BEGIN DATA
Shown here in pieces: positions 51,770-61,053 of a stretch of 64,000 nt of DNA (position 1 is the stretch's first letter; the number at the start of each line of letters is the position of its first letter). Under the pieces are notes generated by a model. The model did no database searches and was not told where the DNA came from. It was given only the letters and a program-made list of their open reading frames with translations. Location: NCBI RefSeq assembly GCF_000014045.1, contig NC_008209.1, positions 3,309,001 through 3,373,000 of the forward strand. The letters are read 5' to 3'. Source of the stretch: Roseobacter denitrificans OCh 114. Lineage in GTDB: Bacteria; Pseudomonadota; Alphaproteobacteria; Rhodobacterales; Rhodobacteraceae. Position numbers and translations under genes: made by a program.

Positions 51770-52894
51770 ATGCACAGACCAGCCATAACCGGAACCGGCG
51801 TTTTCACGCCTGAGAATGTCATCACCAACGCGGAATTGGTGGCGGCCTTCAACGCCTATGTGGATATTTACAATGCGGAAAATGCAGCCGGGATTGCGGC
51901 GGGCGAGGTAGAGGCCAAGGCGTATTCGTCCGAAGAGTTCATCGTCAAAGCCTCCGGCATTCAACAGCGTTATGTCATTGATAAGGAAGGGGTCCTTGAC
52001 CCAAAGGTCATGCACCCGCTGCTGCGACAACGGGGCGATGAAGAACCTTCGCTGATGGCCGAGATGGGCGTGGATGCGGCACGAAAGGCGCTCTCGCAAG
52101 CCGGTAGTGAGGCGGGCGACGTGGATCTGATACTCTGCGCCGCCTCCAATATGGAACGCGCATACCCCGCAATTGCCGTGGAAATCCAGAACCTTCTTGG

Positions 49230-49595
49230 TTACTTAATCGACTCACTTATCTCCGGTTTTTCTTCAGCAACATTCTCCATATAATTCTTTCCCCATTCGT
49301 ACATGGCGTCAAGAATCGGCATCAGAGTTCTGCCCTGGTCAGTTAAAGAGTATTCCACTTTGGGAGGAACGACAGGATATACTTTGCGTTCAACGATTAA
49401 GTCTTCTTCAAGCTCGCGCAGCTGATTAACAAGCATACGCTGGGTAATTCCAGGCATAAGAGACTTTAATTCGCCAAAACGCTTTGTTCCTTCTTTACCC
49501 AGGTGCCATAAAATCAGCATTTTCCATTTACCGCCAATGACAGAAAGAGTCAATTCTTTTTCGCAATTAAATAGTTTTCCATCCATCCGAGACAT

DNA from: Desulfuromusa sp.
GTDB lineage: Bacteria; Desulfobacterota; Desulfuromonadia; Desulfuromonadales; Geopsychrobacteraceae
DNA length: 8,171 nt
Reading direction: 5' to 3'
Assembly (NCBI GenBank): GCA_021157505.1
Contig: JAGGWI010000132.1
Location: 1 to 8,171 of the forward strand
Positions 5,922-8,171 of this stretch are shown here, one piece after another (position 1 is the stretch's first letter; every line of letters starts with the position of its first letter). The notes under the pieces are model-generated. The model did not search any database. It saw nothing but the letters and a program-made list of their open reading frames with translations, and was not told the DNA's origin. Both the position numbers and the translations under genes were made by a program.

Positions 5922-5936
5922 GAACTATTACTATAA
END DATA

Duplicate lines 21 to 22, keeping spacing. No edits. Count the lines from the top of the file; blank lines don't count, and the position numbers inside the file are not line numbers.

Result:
Positions 5922-5936
5922 GAACTATTACTATAA